Would you buy a replica of your favorite designer?

Guest post by Julie F.

real vs knockoffLet’s face it: not everyone has the wallet to afford designer furniture. Stark, Eames, Corbusier, Jacobsen… These names sounds like a sweet melody to my ears but every time I daydream about (i.e. surf the internet for) the “perfect” egg chair, my heart ends up broken by the price tag. Every. Time.

Well, not exactly every time. Not since I discovered the very interesting world of copies. Shhh, don’t say it too loud. It’s not allowed. It’s bad, very bad. But is it, really? You shouldn’t buy copies of films and CDs. That one is deeply encrusted into my brain. What about furniture? What does it really mean to buy a “replica”?

Is it a crime?

No. Well, legally, no. Buying furniture copies is perfectly legal. The seller on the other hand could get a fine if he does not identify the piece as a copy.

Does it hurt the designer/market?

Yes. It’s the basic law of demand and supply. Designers will not get any cut from your copy. Now I believe a couple of things must be taken into account:

  1. An original is like art. For a designer to produce one piece that will sell, he has to make a hundred of them. That’s why painting/sculpture/designer furniture is expensive. They have to be to support the many hours the artist will work to perfect his style and technique.
  2. On the other hand, it’s a luxury market the vast majority of us cannot afford. I really don’t cry for the designer when I find a copy of the last Dior collection in my local store. I say “Score!” and I buy it.

This really is a question of buying ethics, and everyone has different opinions on what is ok and what’s not depending on the product, the designer, the retailer, the materials, etc. [Editor’s note: we’ve discussed these ethics on Offbeat Bride]

How do I know it’s a replica?

They will usually use the terms “inspired by,” “this style” or “reproduction” in the name of the product. It’s honestly quite confusing at first. Usually, if the full designer name is not in the name tag and the price seems reasonable, it’s a copy.

What are you giving up when you buy a replica?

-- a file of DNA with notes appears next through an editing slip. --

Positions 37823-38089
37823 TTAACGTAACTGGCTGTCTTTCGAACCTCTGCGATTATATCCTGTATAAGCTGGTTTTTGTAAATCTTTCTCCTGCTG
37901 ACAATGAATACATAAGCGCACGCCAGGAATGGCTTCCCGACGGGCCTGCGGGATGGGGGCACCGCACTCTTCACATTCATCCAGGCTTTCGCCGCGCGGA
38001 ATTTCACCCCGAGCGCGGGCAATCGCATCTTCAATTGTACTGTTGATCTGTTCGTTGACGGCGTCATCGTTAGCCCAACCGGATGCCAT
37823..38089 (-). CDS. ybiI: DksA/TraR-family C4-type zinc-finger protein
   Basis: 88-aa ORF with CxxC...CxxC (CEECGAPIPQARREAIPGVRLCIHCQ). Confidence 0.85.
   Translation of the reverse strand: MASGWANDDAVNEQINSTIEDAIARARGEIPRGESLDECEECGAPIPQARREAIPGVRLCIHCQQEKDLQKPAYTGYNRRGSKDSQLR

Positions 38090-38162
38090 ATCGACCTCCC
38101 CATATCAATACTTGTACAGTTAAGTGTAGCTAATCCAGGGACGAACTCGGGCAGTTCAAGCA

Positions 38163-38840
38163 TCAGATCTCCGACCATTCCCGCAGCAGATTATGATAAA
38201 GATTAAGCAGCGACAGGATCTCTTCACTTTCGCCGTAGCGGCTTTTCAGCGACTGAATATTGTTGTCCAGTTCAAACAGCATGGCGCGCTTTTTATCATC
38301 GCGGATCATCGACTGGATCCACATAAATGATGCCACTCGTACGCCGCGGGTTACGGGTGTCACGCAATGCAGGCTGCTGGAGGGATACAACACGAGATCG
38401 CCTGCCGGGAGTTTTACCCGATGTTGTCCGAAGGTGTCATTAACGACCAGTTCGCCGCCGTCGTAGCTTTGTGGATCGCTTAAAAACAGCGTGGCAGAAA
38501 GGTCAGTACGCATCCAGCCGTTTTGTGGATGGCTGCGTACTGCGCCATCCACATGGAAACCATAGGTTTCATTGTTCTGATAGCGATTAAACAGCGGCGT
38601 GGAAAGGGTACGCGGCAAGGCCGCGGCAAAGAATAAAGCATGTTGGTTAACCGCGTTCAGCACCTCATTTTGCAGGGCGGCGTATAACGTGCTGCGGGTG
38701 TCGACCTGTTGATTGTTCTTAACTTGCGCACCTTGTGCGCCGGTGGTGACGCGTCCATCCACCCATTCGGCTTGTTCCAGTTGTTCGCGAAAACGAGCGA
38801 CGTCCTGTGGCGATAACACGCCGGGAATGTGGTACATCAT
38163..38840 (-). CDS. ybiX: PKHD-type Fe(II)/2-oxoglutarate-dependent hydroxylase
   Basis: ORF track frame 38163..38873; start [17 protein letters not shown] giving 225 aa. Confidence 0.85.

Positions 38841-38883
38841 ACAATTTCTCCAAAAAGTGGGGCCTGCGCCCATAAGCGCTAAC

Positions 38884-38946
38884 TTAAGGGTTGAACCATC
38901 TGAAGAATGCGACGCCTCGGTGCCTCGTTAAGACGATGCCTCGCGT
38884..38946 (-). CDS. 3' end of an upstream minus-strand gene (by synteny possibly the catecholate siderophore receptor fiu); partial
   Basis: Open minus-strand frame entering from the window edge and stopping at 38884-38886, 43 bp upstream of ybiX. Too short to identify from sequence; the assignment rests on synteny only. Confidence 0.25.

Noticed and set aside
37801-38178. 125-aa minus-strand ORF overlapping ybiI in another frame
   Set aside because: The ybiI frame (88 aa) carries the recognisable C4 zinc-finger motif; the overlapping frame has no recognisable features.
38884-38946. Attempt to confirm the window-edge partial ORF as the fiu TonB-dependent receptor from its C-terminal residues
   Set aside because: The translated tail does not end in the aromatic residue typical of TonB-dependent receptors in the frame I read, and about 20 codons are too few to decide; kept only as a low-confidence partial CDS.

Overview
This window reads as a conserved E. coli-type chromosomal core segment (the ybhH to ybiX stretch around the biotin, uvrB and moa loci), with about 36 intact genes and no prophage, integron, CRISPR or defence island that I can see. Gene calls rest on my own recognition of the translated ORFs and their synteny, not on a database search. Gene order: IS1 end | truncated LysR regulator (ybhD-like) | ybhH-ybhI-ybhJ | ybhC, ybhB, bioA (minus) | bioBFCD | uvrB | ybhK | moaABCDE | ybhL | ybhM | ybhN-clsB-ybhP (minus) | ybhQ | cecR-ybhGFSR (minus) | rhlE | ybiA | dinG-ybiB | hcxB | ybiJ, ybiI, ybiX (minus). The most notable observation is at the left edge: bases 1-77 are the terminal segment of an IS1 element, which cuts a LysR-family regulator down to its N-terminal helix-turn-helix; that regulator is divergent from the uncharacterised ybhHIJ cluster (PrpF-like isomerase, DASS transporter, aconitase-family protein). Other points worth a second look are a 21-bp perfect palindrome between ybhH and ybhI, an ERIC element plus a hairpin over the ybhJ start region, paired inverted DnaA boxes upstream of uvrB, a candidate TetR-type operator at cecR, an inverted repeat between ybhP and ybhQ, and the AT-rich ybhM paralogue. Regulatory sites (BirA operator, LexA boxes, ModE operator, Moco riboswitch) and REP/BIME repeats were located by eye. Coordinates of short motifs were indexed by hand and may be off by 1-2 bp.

Quality and details. Originals will be made from real leather, their structure are one continuous piece of metal (there will be no soldered joints), plastics are sturdier and finishes will never fade due to sunlight exposure. Overall, originals will last longer and look much better in 10 years from now. Some people also believe buying an original is like making an investment because they do not lose value over time — that is if you take real good care of your furniture… Which is unfortunately not the case of my cats.

So why the frack would you buy a copy?

You save money. A lot of money. As an example, Eames Lounge and Ottoman original will be retailed for over $4,500 while its copy can be bought for $900 only. That’s five time cheaper. Yeah, I know, hard to resist. Apart from “the look for less” there really is no other advantages to buying a replica.

So really, would you buy copies of your favourite designer furniture? Or save up for the real thing? I haven’t made up my mind yet, so I’d love to hear Homies’ thoughts on the subject!

Comments on Would you buy a replica of your favorite designer?

  1. My eyes usually is the key when buying stuff online. But by standards, I make sure I am buying from a trust-worthy store that will give me high quality at affordable price. I am not very particular with brands of furniture but when it comes to bags or accessories my usual hangout will be poshmoda.

  2. I agree with you that if I had a cool mill in the bank I’d buy a real Eames chair no problem. But since I would rather spend the extra $4K on, say, food and clothing, I ended up buying a replica on masonglass.com for $900 and free shipping. From the look of it, I could’ve saved a lot of money by looking at garage sales, but who (except for one commenter above) ever sees something that nice at a garage sale?

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